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For a list of state regulations. Always contact your state department to verify legality! We do not make claims to this list being accurate though we strive for it to be. Changes in laws happen more frequently than we can keep up with and your regulators may interpret the law differently than we did.

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Postby TamanduaGirl » Mon Feb 20, 2012 9:35 am

Summary of Law: It is unlawful for persons to possess most exotic species unless it is for commercial purposes. Persons may, however, possess up to 6 live native reptiles, and unregulated wildlife. Unregulated wildlife includes but is not limited to: sugar gliders, wallabies, wallaroos, kangaroos, etc.

Colorado Code Regulation 2 CCR 406-0 through Colorado Code Regulation 2 CCR 406-11

2 CCR 406-8
It is illegal for anyone to possess most exotic animals for private purposes.
Individuals can possess up to 6 native reptiles as well as unregulated native wildlife but that these animals can not be bartered, sold or traded.

Unregulated wildlife are domestic animals. This includes domestic dogs, cats, horses, sheep, swine, cattle, goats, mules, burros, mink, gerbils, hamsters, chinchillas, mice and rats. Also included in this list are European rabbits, chickens, ducks and geese, turkeys, European ferrets, guinea fowl, pigeons, peafowl, ostrich, rhea, emu, llama, alpaca, reindeer, camels and yaks, marine life except for anadromous and catadromous species, hedgehogs, sugar gliders, wallaby, short-tailed possum, wallaroo and kangaroo, All tropical and subtropical fish and birds, giant snakes, modern snakes, file and elephant trunk snakes, sunbeam and pipe snakes and shield-tailed snakes, tropical and sub-tropical lizards, frogs and toads.

The allowed list ... R%20406-11


Introduction to Chapter 11

In this introduction to chapter 11 we outline possession requirements for live wildlife as found in Colorado wildlife law. There is growing interest in the private possession of live wildlife. At the same time there is considerable confusion over the laws regarding such private possession. Colorado wildlife law generally prohibits the importation, live possession, sale, barter, trade, or purchase of any species of wildlife native to Colorado (33-6-113(1), C.R.S.). In addition, these same laws restrict or prohibit the importation and possession of exotic (non-native) wildlife (33-6-109(4), C.R.S.); and noncommercial (pet) possession of regulated mammals has been prohibited by these regulations since 1983.

Live possession of Wildlife is permitted only under the exceptions noted below and as further detailed in Wildlife Commission regulations and Colorado statutes, See C.R.S. 33-1-106, 33-6-109, 33-6-113, 33-6-114, 18-9-202. The Wildlife Commission also maintains a "prohibited species" list in Chapter 0. The possession of these species is severely restricted.

The Wildlife Commission establishes these regulations in an effort to balance its mandate to protect native species of wildlife in Colorado from the impacts which could be caused by the introduction of exotic (non-native) species with the public interest and demand for the private possession of live wildlife.

Reptiles and Amphibians - Chapter 10 of Wildlife Commission regulations provide that any person can possess up to four total from a list of sixteen common native herptile species for personal use. These animals may not be sold, traded, or bartered and there are restrictions on release back into the wild.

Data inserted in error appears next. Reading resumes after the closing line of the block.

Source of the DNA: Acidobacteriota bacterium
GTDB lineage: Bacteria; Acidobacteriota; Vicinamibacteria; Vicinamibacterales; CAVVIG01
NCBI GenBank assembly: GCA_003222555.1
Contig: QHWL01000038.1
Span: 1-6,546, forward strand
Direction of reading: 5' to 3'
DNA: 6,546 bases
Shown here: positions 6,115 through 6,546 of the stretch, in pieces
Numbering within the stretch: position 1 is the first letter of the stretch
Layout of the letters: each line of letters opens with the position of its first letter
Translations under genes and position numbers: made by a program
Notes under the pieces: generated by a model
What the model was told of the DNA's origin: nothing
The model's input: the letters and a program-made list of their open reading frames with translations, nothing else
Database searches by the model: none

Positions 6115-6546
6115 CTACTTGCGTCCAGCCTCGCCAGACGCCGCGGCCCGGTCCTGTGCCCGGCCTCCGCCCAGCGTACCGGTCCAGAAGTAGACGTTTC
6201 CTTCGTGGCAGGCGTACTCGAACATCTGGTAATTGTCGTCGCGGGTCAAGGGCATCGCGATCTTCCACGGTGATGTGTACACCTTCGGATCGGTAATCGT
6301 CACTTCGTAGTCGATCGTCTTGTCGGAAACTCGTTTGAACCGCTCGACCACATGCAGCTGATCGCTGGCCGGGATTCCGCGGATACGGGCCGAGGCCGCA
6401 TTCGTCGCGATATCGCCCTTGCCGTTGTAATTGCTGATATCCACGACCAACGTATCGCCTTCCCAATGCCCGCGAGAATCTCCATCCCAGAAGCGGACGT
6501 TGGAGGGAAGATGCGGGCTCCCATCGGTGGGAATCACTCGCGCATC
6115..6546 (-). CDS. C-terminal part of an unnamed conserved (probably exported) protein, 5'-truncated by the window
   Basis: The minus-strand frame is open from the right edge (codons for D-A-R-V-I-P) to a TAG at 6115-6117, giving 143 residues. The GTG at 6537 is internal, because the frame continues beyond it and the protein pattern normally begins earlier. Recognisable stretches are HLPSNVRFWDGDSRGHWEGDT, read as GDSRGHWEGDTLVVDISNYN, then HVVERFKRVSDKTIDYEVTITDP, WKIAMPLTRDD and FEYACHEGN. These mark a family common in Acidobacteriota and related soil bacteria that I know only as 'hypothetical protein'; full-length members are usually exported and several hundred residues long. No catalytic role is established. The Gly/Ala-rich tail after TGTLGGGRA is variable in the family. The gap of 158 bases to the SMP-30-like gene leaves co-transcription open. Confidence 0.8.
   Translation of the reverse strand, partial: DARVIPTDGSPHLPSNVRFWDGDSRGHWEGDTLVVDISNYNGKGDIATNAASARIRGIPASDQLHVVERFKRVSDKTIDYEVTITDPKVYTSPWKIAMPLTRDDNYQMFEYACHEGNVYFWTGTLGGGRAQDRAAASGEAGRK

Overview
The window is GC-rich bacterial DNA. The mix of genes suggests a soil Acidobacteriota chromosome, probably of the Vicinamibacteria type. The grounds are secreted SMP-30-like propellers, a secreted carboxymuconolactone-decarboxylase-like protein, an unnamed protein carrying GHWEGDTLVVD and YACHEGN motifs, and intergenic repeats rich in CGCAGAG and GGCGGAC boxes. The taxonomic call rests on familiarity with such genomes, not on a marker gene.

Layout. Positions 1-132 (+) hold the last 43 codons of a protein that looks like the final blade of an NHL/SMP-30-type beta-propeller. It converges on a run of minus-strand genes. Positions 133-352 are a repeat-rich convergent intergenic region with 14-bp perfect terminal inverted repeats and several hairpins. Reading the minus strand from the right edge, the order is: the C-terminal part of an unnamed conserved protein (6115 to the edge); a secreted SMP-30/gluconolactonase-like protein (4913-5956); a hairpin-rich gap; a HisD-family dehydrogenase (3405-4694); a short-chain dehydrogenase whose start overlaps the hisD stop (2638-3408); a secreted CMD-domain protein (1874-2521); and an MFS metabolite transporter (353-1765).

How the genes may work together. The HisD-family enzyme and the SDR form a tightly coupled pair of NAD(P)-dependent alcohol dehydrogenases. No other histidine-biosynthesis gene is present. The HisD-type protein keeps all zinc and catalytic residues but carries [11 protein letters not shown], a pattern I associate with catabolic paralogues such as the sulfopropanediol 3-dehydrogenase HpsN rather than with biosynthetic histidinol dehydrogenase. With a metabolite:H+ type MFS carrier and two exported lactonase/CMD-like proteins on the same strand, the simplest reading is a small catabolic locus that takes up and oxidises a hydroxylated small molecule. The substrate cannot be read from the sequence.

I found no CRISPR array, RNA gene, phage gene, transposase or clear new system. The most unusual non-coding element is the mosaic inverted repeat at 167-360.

Scientific Collection permit - Chapter 13 allows for the lawful possession of live wildlife under the authority of a scientific collection permit. Specific permit conditions and restrictions apply and may vary from permit to permit based on the needs of the permittee as well as appropriate protection of wildlife resources.

Wildlife Rehabilitation - Chapter 14 allows for the lawful possession of live wildlife by licensed rehabilitators as a means to care for sick, injured or orphaned wildlife. With few exceptions, possession is allowed only long enough for the animal to recover or mature.

Falconry and Hawking - Chapter 6 allows for the possession of falcons, hawks, and eagles for falconry purposes. Persons possessing these birds must be properly licensed by both the U.S. Fish and Wildlife Service and the Division of Wildlife. Possession limits and other restrictions apply.

Aquaculture - Colorado statutory law recognizes that fish may be held and propagated under the authority of an aquaculture permit issued by the Department of Agriculture. In addition, chapter 12 authorizes the possession of fish for use in aquaria with some restrictions.

Bait dealers - Chapter 1, fishing, authorizes bait dealers and individuals to possess certain live fish as bait. Specific restrictions apply.

Common snapping turtles (Chelydra serpentine) - Chapter 0, General Provisions, authorizes the live possession of common snapping turtles by any person.

Wildlife Park Licenses - Chapter 11 provides for lawful possession, propagation and sale of native and exotic wildlife via a mandatory licensing process. This includes possession of any live wildlife, other than those discussed above or listed as "unregulated" wildlife. Examples include: Any live mammals (including furbearers), game birds, or other terrestrial wildlife not specifically listed on the unregulated wildlife list. Persons possessing live wildlife under a Commercial Wildlife Park License are required to maintain their commercial status. ... 2EIN7znoxA" onclick=";return false;

Requirements for the Wildlife Park License: ... life#s1108" onclick=";return false;

Commercial possession might be allowed with permits under strict regulations.
Native wildlife laws ... 20Wildlife" onclick=";return false;" onclick=";return false;

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